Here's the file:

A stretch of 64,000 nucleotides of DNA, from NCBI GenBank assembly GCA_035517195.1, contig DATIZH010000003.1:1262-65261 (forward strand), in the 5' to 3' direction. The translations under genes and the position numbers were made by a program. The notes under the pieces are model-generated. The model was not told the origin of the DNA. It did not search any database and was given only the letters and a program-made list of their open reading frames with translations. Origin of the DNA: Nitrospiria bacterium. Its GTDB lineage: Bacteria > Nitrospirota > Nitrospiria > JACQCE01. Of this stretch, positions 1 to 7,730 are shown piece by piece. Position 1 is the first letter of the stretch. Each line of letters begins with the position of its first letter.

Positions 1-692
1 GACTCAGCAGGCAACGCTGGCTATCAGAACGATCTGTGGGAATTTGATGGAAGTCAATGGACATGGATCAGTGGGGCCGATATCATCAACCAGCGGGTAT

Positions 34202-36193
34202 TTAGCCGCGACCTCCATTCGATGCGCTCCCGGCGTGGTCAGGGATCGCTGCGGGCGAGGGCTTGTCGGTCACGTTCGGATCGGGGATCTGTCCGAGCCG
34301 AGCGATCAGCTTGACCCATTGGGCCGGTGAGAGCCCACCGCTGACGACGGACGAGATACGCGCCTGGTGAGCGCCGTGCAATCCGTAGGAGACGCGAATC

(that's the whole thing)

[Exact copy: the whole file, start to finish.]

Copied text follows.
A stretch of 64,000 nucleotides of DNA, from NCBI GenBank assembly GCA_035517195.1, contig DATIZH010000003.1:1262-65261 (forward strand), in the 5' to 3' direction. The translations under genes and the position numbers were made by a program. The notes under the pieces are model-generated. The model was not told the origin of the DNA. It did not search any database and was given only the letters and a program-made list of their open reading frames with translations. Origin of the DNA: Nitrospiria bacterium. Its GTDB lineage: Bacteria > Nitrospirota > Nitrospiria > JACQCE01. Of this stretch, positions 1 to 7,730 are shown piece by piece. Position 1 is the first letter of the stretch. Each line of letters begins with the position of its first letter.

Positions 1-692
1 GACTCAGCAGGCAACGCTGGCTATCAGAACGATCTGTGGGAATTTGATGGAAGTCAATGGACATGGATCAGTGGGGCCGATATCATCAACCAGCGGGTAT

Positions 34202-36193
34202 TTAGCCGCGACCTCCATTCGATGCGCTCCCGGCGTGGTCAGGGATCGCTGCGGGCGAGGGCTTGTCGGTCACGTTCGGATCGGGGATCTGTCCGAGCCG
34301 AGCGATCAGCTTGACCCATTGGGCCGGTGAGAGCCCACCGCTGACGACGGACGAGATACGCGCCTGGTGAGCGCCGTGCAATCCGTAGGAGACGCGAATC